- The Washington Times - Thursday, July 29, 2010

There’s something in the water, if not the Scotch and bourbon, at the House Ways and Means Committee, and a procession of chairmen just couldn’t resist taking deep drafts of whatever it is. It’s entertaining for the rest of us, but expensive.

Rep. Charles B. Rangel, who has been in Congress longer than almost anyone else, spent Thursday vainly trying to cut a deal with the House ethics committee over his presumed capital indiscretions with the tax man. Charlie is a master craftsman of congressional bonhomie, and like most of his colleagues, he imagines that rules, most of which Congress writes, apply only to the peasants. What Charlie wants most of all is to keep his seat in the House. He thinks a public trial, which looks like what he’ll get, would be embarrassing, though it’s hard to imagine how a member of Congress could any longer be humiliated by anything.

Mark Twain, who lived in a more innocent age, gilded or not, famously observed that Congress is our only native criminal class. What could he think of several recent chairmen of the once-powerful House Ways and Means Committee, where taxes originate. The most recent miscreants are Democrats, but that’s only because Democrats preside over the House more often than Republicans.

Dan Rostenkowski, who was chairman of the Ways and Means Committee from 1981 until he was deposed in 1994, is the most prominent member - so far - of the Congressional Prison Caucus. He didn’t necessarily cheat on taxes, but laundered money through the sale of stamps at the House Post Office, converted office funds to buy gifts for his friends and diverted more than a million dollars from campaign funds to pay his lawyers. He was practicing Chicago politics.

He served 15 months in a minimum-security prison, two days of it in solitary confinement after he sassed a social worker. He learned the hard way that social workers, like congressmen, don’t like back talk. He finally put in a useful day’s work in prison, earning 16 cents an hour for reading the boiler gauges in the prison electric-generating station. When he got one of Bill Clinton’s Christmas pardons just before Bubba checked out of the White House, he left the pokey to collect his $104,000-a-year congressional pension.

The saddest comeuppance was earned by Wilbur Mills, the chairman of Ways and Means for 18 years, longer than any other man in history, and once was regarded as the most powerful man in Congress. He kept a copy of the tax code at his bedside for nighttime reading, devouring the sections A and subsections B in the fine print like other congressmen devour Playboy centerfolds and Capital guides to massage parlors and bordellos. But Mr. Mills, who died in 1992, was not all the staid banker, and his appreciation for the terpsichorean arts finally cost him his seat in Congress.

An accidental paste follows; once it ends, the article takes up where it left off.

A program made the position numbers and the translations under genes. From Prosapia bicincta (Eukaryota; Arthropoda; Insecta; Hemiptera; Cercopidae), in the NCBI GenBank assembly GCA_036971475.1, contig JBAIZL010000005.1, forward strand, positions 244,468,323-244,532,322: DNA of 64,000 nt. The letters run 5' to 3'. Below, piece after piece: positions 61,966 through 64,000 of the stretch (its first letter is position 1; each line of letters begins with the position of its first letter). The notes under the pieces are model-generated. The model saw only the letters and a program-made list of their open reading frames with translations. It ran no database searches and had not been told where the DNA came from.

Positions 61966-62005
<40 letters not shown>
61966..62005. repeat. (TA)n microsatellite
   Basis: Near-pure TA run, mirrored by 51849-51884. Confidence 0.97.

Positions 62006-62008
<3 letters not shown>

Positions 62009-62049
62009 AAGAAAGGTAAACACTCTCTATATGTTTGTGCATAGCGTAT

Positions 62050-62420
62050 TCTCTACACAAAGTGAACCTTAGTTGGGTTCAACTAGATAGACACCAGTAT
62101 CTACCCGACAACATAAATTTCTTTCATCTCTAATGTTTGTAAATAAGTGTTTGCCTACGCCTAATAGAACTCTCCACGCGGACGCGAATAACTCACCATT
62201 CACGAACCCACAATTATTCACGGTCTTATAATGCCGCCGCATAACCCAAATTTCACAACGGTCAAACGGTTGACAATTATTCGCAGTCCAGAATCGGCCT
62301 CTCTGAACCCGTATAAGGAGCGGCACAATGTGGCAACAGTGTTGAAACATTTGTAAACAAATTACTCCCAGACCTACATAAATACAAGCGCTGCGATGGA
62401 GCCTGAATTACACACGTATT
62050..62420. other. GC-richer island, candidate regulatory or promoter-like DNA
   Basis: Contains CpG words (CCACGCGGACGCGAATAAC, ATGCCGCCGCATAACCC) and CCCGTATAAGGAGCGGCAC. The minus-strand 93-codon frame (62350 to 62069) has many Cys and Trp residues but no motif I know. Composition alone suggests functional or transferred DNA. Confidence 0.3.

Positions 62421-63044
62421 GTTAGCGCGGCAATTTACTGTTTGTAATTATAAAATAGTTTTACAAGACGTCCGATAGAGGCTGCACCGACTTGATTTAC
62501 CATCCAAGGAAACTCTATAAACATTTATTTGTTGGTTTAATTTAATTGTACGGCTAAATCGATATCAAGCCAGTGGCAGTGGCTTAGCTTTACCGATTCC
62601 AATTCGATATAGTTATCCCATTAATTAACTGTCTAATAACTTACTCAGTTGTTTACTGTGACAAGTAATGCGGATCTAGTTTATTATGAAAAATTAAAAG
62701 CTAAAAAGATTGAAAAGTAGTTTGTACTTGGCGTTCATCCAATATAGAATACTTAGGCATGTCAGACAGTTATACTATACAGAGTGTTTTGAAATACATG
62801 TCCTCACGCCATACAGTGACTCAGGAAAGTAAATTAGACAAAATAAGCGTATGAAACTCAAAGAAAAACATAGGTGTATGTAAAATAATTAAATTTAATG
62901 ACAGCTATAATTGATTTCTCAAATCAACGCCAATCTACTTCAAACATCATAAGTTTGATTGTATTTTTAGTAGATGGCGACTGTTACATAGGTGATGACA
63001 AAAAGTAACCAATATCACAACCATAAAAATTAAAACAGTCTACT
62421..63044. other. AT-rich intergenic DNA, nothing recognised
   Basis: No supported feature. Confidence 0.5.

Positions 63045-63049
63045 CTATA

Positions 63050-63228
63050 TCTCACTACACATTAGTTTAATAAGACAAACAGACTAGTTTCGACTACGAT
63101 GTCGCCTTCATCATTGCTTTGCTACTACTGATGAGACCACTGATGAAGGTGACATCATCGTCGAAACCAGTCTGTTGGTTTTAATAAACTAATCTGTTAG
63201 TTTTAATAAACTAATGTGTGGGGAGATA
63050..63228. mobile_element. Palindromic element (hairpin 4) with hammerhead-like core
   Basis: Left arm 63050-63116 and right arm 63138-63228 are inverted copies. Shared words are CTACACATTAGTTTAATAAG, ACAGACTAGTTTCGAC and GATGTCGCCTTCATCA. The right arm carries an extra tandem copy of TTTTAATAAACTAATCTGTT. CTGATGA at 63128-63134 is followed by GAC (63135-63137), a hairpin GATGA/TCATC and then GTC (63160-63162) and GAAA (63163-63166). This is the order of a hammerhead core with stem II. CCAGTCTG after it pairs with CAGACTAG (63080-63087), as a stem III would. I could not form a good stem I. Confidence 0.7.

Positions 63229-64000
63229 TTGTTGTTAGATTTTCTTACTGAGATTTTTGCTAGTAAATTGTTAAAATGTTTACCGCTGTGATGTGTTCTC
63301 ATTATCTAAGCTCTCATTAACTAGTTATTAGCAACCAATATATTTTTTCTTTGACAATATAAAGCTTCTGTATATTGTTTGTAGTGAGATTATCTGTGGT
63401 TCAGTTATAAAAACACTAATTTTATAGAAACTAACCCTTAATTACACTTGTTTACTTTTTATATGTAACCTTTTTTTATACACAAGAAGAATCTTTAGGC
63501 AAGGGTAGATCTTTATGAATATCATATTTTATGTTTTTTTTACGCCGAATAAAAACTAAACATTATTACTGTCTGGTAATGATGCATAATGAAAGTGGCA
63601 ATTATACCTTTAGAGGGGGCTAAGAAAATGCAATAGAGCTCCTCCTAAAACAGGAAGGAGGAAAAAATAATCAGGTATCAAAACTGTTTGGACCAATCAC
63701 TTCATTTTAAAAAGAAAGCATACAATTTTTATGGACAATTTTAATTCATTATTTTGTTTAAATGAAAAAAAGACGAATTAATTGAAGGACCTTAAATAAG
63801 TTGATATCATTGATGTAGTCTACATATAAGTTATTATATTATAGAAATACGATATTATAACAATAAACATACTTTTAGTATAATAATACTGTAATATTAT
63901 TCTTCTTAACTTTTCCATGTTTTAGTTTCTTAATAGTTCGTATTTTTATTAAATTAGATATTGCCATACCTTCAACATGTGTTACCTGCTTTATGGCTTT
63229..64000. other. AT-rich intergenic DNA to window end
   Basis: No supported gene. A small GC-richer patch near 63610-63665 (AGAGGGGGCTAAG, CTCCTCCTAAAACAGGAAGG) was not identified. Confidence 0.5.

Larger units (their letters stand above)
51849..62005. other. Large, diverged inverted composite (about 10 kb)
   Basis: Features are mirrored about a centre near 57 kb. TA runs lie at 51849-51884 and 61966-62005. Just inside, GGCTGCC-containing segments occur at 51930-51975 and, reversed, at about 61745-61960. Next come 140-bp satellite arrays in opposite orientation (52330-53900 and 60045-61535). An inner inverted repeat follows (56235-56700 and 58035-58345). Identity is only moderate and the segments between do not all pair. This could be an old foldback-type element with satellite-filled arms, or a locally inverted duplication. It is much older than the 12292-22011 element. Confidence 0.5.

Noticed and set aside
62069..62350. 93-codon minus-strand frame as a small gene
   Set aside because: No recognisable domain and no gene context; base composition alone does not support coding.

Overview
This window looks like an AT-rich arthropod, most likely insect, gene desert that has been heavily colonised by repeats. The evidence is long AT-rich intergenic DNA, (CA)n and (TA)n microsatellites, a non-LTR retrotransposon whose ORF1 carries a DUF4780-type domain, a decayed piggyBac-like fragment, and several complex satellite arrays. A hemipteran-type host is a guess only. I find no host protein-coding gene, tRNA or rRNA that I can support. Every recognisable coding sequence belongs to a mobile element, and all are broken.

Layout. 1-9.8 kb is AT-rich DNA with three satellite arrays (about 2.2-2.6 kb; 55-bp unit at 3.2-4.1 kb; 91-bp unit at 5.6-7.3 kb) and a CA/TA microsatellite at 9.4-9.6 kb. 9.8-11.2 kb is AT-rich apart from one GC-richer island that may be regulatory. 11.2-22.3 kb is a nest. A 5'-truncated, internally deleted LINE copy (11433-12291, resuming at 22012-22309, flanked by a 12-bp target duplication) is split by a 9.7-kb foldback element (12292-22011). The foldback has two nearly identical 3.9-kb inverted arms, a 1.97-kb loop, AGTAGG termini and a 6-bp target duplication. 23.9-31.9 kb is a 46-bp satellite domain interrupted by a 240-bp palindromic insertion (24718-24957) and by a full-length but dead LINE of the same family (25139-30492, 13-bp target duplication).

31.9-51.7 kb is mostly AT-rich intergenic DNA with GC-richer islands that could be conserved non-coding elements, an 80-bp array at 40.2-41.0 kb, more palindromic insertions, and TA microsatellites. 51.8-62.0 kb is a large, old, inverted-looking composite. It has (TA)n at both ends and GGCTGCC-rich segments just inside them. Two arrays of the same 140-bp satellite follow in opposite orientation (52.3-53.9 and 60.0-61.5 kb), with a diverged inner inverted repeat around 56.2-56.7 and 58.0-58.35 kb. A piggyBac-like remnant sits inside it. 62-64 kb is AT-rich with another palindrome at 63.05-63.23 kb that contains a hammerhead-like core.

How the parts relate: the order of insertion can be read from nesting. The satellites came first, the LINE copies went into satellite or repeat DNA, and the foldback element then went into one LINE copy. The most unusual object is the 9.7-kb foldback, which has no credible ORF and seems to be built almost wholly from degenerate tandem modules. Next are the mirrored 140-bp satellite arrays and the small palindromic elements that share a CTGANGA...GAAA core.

A Park Police patrol car stopped his big black sedan, running without lights at 2 a.m., at the Tidal Basin on a cool October night in 1974. A cop’s flashlight revealed his face scratched and cut from an altercation with a constituent named Annabelle Battistella, perhaps over the capital-gains provisions in the tax code. Miss Battistella was better known as Fanne Fox, a stripper billed as “the Argentine Firecracker.” She leaped from the car and into the Tidal Basin, attempting to flee. She was caught and taken to St. Elizabeths Hospital for a psychiatric examination. She was crazy, but only for Mr. Mills, who then endured considerable embarrassment back home in Arkansas, where cavorting with constituents who make their living without much on is officially frowned on. But he was re-elected with 60 percent of the vote. Republicans, in or out of their clothes, were thought in those days to be unsuitable for public office in Fort Baptist.

Mr. Mills returned to his chairmanship and might have remained there for years, but three weeks after re-election he turned up with whisky on his breath at a burlesque house in Boston, and held a press conference in the Argentine Firecracker’s dressing room. Soon after he joined Alcoholics Anonymous, checked into a Florida hospital, stepped down as chairman of Ways and Means, and after leaving Congress at the end of his term devoted the rest of his life, sober, to helping other alcoholics.

Mr. Mills was never accused of cheating anyone other than Mrs. Mills, and so far as anyone knew never did anything seriously against the law.

Congressional entertainment has since become more sordid than entertaining, more mortifying than memorable, as young men have replaced young women as congressional prey of choice. Some call it progress.

Wesley Pruden is editor emeritus of The Washington Times.

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